WHO Issues New Guidance for Reducing Avoidable Harm from Medicines
Medication-related harm accounts for a half of preventable harm in medical care

As many as one in 20 patients experience avoidable side effects from medication that they use, with this figure rising to 7% in developing countries. 

The causes range from taking the medication at the wrong time, which could result in minor side effects, to taking an  inappropriate drug, which might result in unpredicted harm as serious as yet another disease or even death.

Such errors are not that scarce, concludes Dr Maria Panagioti, senior lecturer in primary care and Health Services Research at the University of Manchester and one of the authors of a new World Health Organization (WHO) systematic review “Global burden of preventable medication-related harm”

The global cost associated with administering unsafe care is estimated at $ 40 billion each year, WHO says.

“Without measurement, action to drive improvements are not possible, regardless of context,” said Dr Neelam Dhingra, head of  WHO’s Patient Safety Unit, during a webinar on the new guidance. 

While developing new treatments and better policies is important, much progress in healthcare can be achieved as a result of simply “doing no harm,” she said.

Errors occur, reduction targets are scarce

Only 18% of WHO member countries have a national target for reducing medication-related harm.

Seven years ago, WHO established a Medication Without Harm challenge in which it setting the goal of reducing harm by incorrect medication by half in five years. This was followed by a Global Patient Safety Action Plan, approved by the World Health Assembly in 2019. But much remains to be done.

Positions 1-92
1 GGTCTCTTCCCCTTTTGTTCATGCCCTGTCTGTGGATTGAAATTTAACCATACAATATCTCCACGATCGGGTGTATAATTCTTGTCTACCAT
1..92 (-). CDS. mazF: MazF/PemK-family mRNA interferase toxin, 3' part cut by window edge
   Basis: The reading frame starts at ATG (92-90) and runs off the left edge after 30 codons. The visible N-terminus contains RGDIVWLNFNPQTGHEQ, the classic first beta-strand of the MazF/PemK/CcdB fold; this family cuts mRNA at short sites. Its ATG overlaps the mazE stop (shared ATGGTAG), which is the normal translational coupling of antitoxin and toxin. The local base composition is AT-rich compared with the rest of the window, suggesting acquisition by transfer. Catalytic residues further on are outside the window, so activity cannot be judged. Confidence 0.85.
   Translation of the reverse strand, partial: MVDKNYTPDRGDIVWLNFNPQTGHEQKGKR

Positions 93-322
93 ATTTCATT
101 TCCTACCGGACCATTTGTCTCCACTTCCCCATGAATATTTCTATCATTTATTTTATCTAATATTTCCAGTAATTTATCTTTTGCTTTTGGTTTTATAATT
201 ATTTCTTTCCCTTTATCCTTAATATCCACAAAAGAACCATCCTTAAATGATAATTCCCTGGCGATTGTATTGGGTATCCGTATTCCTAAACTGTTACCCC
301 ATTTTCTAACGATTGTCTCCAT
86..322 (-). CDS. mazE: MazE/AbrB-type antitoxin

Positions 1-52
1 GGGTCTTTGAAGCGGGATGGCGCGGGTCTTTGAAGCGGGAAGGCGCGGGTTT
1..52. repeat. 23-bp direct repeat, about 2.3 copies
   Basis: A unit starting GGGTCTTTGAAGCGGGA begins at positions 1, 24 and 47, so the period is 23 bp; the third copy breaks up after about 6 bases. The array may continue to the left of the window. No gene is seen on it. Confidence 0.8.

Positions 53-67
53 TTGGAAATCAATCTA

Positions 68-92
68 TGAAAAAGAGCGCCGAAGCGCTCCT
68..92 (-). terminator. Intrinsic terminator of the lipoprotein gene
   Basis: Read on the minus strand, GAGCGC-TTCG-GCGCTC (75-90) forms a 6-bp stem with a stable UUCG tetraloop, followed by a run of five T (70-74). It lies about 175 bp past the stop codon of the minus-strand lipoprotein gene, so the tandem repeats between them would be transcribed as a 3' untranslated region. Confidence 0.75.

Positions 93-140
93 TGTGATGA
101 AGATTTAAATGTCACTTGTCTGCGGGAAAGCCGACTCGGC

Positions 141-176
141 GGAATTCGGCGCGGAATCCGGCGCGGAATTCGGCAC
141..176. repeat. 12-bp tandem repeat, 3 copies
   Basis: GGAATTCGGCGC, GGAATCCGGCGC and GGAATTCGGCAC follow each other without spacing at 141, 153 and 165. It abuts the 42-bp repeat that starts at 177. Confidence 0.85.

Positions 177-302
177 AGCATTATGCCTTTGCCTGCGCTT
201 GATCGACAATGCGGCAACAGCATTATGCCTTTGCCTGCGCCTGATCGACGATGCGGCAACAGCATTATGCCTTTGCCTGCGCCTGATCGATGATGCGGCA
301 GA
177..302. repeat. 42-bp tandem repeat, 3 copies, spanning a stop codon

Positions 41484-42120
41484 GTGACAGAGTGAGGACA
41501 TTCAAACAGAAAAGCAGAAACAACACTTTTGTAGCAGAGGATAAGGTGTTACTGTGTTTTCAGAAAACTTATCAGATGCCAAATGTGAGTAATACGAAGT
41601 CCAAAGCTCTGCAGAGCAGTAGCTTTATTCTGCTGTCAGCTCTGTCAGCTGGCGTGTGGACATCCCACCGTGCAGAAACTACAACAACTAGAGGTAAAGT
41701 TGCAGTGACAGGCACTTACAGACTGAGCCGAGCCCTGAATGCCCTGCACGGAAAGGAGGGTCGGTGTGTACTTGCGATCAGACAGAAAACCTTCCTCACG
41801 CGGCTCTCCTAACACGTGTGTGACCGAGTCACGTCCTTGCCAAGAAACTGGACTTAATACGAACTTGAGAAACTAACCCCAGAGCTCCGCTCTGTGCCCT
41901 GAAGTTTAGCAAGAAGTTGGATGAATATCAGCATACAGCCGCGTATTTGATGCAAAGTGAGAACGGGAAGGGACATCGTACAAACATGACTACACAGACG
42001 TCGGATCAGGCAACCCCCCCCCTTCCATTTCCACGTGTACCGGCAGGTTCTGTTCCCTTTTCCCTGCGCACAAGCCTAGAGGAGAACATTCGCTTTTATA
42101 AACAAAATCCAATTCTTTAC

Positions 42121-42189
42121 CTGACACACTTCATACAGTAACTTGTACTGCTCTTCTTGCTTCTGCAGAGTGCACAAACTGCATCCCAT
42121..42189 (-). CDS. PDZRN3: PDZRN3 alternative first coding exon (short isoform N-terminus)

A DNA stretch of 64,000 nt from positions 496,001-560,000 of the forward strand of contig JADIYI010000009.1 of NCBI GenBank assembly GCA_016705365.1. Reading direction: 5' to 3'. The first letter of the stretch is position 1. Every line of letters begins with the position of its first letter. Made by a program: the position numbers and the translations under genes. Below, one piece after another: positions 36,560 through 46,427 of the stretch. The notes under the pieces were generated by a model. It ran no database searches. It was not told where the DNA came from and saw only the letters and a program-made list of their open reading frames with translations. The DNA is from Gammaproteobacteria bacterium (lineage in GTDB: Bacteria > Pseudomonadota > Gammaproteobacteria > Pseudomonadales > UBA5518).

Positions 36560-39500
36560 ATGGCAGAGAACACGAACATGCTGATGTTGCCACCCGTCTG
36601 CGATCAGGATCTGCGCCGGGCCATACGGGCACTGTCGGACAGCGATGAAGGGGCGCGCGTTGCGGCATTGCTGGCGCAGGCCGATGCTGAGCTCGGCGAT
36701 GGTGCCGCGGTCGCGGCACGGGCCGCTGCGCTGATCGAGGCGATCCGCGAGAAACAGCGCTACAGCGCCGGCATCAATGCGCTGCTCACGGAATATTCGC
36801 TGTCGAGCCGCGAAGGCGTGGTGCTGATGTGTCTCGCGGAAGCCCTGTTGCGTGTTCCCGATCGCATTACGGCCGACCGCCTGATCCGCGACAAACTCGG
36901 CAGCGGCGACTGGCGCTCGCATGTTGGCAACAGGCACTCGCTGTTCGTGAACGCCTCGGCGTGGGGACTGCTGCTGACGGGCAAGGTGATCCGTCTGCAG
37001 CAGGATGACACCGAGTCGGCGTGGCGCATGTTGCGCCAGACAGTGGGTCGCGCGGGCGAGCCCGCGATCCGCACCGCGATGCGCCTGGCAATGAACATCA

“Assessing the burden of patient harm and also medication-related harm is a critical part of measuring patient safety,” Dhingra highlighted. “However, this truly remains a challenging agenda still.”

According to the new systematic review, half of all avoidable harm in medical care is related to medication, and a quarter of mediciation’s preventable harm can have severe or even life-threatening consequences.

Medication error is often avoidable. Yet, it is experienced by 5% of all patients.

Many mistakes occur in specific contexts, such as when patients are already taking many different kinds of medication (polypharmacy) that interact with one another, or patients who transition between caretakers, or in situations where high risk drugs are used.

Areas of improvement

The new WHO policy brief proposes key areas for addressing the risks including better communication and engagement of patients and patient organisations. With good public awareness of medication effects, it is easier for patients themselves to identify errors, such as the prescription of the wrong drug by a pharmacist.

Four domains and three key areas outlined in the WHO’s Global Patient Safety Action Plan

Healthcare workers should also receive training on medication harm, the brief notes. Better health worker conditions also reduce the risk of errors from factors such as fatigue and multi-tasking.

Identification of high risk drugs and additional care in their management is also critical. 

There is a “huge burden of preventable harm due to unsafe medication practices and medication errors,” Dhingra noted. ”Action is required at all levels, […] and we need to implement safe systems and practices for medic medications.”

Image Credits: WHO/Quinn Mattingly, WHO, WHO.

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